“Art therapy is a form of counseling that uses different art strategies in order to help people express what they’re going through,” Sabas explains. “A lot of our patients have aphasia, where they lose language capability. So they can hear, they know exactly what’s being said, they know what they want to say, but they can’t get it out because of the injury from the stroke. So, art therapy actually allows people to use art media to communicate in ways other than just verbal speech.”
Participants can paint, mold clay, or use other tools to express themselves. Typically, there’s a specific topic or theme for each session. Participants don’t need to be good at art; the purpose is to process what you’re going through.
Dian and Harold Hoyem have been participating in AMITA’s art therapy program since it began. After Harold’s stroke in 2009, he found great comfort in support groups in general. As Harold’s primary caregiver, Dian has also benefitted from these groups.
“They’ve helped a lot,” Dian says. “Everybody has different problems, and it helps to hear what other people go through.”
At a recent art therapy session, Dian and Harold had the assignment to draw how the world sees them versus how they see themselves. They were given the outline of a head to color in.
“We do the project and talk about it afterwards,” Dian says. “You learn about yourself when you talk about why you drew what you drew. And as a caregiver, it helps me to just learn more about stroke.”
The outpatient art therapy group meets every other Wednesday at 5:30 p.m. It’s free and open to all stroke survivors, their caregivers and their families.
AMITA also utilizes Rainbow Animal-Assisted Therapy for stroke patients who are in the hospital.
“It’s been absolutely phenomenal and has brought us to tears on numerous occasions,” Sabas says.
Patients aren’t always readily willing to start therapy after a stroke. However, sometimes patients are more willing to do things for animals than doctors.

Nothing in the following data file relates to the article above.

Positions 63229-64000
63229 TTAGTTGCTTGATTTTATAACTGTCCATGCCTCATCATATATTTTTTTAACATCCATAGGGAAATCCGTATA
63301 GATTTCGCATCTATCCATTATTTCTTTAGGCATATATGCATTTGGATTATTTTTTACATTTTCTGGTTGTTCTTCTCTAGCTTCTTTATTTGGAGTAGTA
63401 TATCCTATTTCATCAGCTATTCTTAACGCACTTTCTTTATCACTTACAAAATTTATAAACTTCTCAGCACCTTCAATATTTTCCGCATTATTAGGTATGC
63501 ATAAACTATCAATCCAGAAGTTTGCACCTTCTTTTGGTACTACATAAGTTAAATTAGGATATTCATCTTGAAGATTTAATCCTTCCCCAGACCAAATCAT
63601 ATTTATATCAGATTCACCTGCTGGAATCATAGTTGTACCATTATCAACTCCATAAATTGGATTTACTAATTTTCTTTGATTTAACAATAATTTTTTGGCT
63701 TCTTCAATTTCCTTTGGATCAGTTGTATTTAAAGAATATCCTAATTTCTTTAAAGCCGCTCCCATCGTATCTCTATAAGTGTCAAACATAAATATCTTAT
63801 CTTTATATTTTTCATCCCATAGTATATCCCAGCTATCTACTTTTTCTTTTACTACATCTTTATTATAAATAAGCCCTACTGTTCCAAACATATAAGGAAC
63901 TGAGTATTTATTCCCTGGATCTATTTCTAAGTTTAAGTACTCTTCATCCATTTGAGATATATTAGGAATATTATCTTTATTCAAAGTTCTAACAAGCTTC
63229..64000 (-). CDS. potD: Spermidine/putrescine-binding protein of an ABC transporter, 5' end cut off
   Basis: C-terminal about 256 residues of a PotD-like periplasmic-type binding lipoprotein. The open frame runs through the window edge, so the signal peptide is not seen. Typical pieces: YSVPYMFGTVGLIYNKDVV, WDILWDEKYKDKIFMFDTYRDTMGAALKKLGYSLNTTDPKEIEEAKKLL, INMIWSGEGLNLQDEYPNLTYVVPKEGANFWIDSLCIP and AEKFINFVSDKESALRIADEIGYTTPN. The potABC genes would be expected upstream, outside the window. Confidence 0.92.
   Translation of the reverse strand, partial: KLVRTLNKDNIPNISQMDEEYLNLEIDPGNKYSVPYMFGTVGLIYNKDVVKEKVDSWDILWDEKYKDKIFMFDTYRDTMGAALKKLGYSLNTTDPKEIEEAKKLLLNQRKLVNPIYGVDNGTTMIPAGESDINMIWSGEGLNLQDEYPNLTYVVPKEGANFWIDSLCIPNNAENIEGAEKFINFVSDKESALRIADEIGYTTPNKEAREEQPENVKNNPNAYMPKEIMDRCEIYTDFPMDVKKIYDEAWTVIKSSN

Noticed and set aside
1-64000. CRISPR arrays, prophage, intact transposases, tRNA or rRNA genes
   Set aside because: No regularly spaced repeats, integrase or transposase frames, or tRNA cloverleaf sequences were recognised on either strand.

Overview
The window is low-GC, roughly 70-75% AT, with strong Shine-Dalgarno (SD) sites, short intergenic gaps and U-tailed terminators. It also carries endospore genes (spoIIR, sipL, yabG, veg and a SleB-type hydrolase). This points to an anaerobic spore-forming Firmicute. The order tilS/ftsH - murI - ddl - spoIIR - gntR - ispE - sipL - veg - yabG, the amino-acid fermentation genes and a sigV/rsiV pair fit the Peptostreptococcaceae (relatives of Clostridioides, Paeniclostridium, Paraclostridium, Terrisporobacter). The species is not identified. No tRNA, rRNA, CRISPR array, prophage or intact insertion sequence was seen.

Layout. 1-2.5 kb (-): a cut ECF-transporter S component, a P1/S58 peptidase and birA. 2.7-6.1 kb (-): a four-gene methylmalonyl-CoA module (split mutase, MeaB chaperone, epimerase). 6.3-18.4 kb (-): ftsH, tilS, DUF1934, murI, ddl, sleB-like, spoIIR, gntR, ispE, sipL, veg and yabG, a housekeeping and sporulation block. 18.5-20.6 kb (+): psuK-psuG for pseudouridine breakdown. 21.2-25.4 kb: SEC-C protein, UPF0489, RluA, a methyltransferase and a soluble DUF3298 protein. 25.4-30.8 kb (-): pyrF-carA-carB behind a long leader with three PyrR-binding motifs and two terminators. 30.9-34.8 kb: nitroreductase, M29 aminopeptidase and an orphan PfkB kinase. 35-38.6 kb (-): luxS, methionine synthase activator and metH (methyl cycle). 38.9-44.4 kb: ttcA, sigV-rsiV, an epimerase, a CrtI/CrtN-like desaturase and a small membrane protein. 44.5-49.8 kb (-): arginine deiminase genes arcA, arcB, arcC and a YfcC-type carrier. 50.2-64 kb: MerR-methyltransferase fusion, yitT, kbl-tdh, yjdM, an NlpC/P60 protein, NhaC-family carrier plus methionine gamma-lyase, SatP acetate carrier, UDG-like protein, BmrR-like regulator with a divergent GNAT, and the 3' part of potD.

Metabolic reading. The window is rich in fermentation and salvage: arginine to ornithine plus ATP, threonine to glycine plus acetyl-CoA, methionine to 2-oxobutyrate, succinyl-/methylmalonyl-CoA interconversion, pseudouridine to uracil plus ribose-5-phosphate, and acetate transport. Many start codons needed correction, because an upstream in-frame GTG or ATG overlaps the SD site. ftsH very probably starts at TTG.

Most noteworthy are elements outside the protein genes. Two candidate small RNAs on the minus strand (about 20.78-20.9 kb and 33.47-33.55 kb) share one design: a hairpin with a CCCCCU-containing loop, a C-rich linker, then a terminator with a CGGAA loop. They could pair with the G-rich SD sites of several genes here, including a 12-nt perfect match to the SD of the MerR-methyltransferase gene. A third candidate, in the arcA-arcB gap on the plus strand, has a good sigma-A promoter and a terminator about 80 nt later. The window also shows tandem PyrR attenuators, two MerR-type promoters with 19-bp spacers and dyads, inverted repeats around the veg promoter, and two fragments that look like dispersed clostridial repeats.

“I can think of a patient right off the bat who hadn’t spoken or moved in three days, and when we brought a dog in, he started moving his weaker arm trying to get the dog’s attention. For the first time in three days, he spoke and said “Here!” trying to get the dog’s attention. This actually happens on several occasions.”
Like art therapy, the animal-assisted therapy is free to patients and run by volunteers.
Last year, AMITA also introduced a yoga program for stroke patients. Oftentimes, stroke survivors need to increase their physical activity levels, but face obstacles of “bad hips and bad knees” in addition to their stroke complications. Stroke yoga is geared toward people facing such obstacles.
“We can find movement for everybody,” Sabas says. “If you can get on the floor, great; if you can’t, no problem. We offer this on a weekly basis with rotating times. It’s a free service, as well.”
Dian and Harold are frequent participants in AMITA’s stroke yoga program.
“Harold’s left leg and arm aren’t 100 percent, so there are some things he can’t do,” Dian says. “But they give you chairs to sit on and to hold onto. I sit in the chair, too, because I have an arthritic knee. The exercises really help to strengthen everyone, and the breathing helps with the brain.”
Soon, AMITA will also offer journaling groups for stroke survivors. The idea is to document changes as time goes by so patients have a tangible record of where they were versus where they progress.
All of the stroke support programs are free, but Sabas encourages participants to call in advance so therapists can ensure enough supplies are available.
“Everyone recovers from stroke to some extent,” Sabas says. “Art, music, animals – there’s a lot of research out there that shows people who engage in these alternative therapies have much better outcomes than people who don’t. We’ve had phenomenal feedback.”